Addressing Rationality and Irrationality in Policy Process Theories
Chair: Andreas Thiel (Universität Kassel, Germany)
Co-chair 1: Vilém Novotný (Charles University, Czech Republic)
Co-chair 1: Johanna Hornung (TU Braunschweig, Germany)
Under contemporary crises (covid-19, climate change, etc.), emotions and other irrational aspects of the policy process gain attention of public policy researchers. Policy process frameworks address irrationality in different ways but tend to emphasize various conceptions of bounded rationality. Hence, it is fruitful to assess and revise how frameworks incorporate irrationality in their conceptualizations. The section provides an opportunity for this assessment and the development of the theoretical, empirical, and methodological knowledge concerning policy change. It fosters dialogue and networks among scholars from different generations sharing common interests in the policy process.
This ongoing interest is demonstrated by the success of the 2016-2020 ECPR sections on this subject. Giving feedback to the General Conference 2020, participating policy scholars suggested to investigate the role of (ir)rationality in the policy process more thoroughly in 2021.
The section involves a mix of established and junior scholars from Europe and beyond. We welcome papers of diverse methodological orientations, focusing on sub-national, national, comparative or international settings, and addressing any functional policy domain or policy process element.
Roundtable: Development of Policy Process frameworks: Factors of Rise and Fall
Chairs: Vilém Novotný & Andreas Thiel
Reactions to emerging challenges stimulate frameworks’ development and conceptualization of (ir)rationality because they compete for the most plausible explanation from a particular perspective. The roundtable compares frameworks in different stages of their development (maturing, emerging, declining) and approaches them from a historiographic perspective with the aim to discuss factors which affect rise and fall of particular frameworks and conditions of their progressive development.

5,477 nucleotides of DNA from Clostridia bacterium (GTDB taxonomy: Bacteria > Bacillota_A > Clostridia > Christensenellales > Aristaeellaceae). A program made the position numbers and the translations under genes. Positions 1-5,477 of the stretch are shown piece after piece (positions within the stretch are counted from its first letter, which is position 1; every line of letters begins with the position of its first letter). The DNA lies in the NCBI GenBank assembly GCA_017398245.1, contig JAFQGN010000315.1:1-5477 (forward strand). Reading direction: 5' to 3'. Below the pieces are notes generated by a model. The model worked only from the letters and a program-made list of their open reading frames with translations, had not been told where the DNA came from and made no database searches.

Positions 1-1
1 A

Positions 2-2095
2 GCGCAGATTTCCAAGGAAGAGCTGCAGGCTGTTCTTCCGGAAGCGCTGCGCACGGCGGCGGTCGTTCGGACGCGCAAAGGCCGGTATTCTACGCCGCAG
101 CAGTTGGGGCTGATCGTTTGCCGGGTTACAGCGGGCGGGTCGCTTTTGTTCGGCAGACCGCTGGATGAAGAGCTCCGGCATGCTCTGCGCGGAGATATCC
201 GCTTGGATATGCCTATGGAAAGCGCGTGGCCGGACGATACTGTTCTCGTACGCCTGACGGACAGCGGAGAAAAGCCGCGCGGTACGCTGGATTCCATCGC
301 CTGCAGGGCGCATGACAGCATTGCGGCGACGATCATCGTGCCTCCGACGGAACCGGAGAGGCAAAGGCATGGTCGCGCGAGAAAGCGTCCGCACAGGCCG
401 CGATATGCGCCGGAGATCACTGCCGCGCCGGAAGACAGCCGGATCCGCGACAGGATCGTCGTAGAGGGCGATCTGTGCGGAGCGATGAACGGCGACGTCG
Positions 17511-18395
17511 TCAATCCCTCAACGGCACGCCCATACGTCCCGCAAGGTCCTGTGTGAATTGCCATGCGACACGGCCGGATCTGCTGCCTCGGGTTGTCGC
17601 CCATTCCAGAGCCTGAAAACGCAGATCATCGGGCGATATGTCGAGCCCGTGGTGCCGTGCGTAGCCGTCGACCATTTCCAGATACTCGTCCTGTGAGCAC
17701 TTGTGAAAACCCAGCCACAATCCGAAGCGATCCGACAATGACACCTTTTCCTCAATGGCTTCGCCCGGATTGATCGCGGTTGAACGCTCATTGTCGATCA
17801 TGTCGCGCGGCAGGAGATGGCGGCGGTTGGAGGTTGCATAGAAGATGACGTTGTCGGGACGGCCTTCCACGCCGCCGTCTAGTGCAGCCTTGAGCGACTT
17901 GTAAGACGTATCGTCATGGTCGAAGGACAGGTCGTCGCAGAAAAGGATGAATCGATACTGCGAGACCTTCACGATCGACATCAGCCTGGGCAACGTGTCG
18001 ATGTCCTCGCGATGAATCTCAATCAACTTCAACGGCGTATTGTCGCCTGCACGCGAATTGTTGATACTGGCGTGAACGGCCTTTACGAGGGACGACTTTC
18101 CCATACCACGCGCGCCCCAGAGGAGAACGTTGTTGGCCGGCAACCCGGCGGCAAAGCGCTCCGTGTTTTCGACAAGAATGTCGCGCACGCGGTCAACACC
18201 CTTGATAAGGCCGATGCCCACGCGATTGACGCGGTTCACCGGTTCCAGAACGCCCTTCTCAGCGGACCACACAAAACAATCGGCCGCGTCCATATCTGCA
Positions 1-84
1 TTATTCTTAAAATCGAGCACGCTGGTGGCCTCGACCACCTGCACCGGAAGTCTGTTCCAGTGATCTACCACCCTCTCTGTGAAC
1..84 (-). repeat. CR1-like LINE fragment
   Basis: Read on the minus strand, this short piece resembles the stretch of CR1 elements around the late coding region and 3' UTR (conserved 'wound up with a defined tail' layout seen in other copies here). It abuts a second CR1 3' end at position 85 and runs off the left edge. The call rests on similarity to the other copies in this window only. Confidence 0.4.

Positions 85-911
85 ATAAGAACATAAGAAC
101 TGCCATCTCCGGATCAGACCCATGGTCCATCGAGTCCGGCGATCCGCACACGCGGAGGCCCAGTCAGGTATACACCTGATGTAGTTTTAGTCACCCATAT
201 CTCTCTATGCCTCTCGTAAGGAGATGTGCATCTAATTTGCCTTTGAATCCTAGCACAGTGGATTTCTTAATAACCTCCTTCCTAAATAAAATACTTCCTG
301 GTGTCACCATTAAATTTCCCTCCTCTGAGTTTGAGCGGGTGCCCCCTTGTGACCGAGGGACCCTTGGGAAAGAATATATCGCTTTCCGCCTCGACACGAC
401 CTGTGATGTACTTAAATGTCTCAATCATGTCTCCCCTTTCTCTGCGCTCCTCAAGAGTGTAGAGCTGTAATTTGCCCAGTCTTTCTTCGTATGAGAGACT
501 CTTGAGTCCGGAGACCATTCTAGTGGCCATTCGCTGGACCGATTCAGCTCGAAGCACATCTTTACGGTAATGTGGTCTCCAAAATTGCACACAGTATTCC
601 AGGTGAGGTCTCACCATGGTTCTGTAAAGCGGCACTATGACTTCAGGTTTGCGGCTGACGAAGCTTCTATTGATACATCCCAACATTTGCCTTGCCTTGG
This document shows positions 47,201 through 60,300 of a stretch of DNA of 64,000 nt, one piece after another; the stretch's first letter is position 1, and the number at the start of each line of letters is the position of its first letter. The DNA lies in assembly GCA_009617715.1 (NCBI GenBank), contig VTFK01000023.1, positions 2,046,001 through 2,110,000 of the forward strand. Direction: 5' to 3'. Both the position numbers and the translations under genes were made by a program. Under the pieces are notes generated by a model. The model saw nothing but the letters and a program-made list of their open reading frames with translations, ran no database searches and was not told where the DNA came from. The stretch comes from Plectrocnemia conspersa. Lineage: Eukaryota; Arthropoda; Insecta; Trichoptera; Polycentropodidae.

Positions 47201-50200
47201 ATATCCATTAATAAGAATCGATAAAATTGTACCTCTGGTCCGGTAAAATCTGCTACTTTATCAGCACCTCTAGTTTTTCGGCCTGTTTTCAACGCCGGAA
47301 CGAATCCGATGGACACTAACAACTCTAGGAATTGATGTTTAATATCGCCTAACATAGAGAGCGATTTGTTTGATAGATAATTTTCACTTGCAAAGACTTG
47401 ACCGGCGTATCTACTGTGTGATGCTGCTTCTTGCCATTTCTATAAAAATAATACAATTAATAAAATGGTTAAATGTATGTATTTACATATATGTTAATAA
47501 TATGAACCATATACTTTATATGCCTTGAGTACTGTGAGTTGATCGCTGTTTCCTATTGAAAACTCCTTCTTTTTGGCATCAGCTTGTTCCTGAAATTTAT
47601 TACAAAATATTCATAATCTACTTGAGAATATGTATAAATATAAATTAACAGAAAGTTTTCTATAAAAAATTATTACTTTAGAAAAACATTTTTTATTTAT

COVID-19 and the Policy Sciences: Shocks as Levers for Policy Change?
Chairs: Florence Metz (University of Twente), Nils C. Bandelow (TU Braunschweig) & Daniel Nohrstedt (Uppsala University)
The panel attracts scholarship in the policy sciences that aim to understand the dynamics related to COVID-19. Papers are welcome that employ policy process frameworks and explore the ways in which the shock of the COVID-19 pandemic impacts policy processes and decisions.
Policy Process Theories and Medium to Long-term Policy Change
Chairs: Arvind Lakshmisha (Universität Kassel) & Andreas Thiel
Discussants: Colette S. Vogeler (TU Braunschweig) and Elizabeth B. Baldwin (University of Arizona)
Policy process theories model policy change. Agency and different kinds overlaying structures (temporal, spatial, jurisdictional) and their interrelations play a role. In this panel we aim to discuss contributions that address medium to long term processes of change in policies and collective organization. We reflect, what role assumptions about agency and modes of choice play, and the conceptual and methodological strengths and weaknesses of various policy process theories in explaining change. Contributions that discuss and explain medium to long term change in policies and collective organization are invited to this debate.
Teaching the Policy Process
Chairs: Vilém Novotný & Florence Metz (University of Twente)
Discussant: Johanna Kuenzler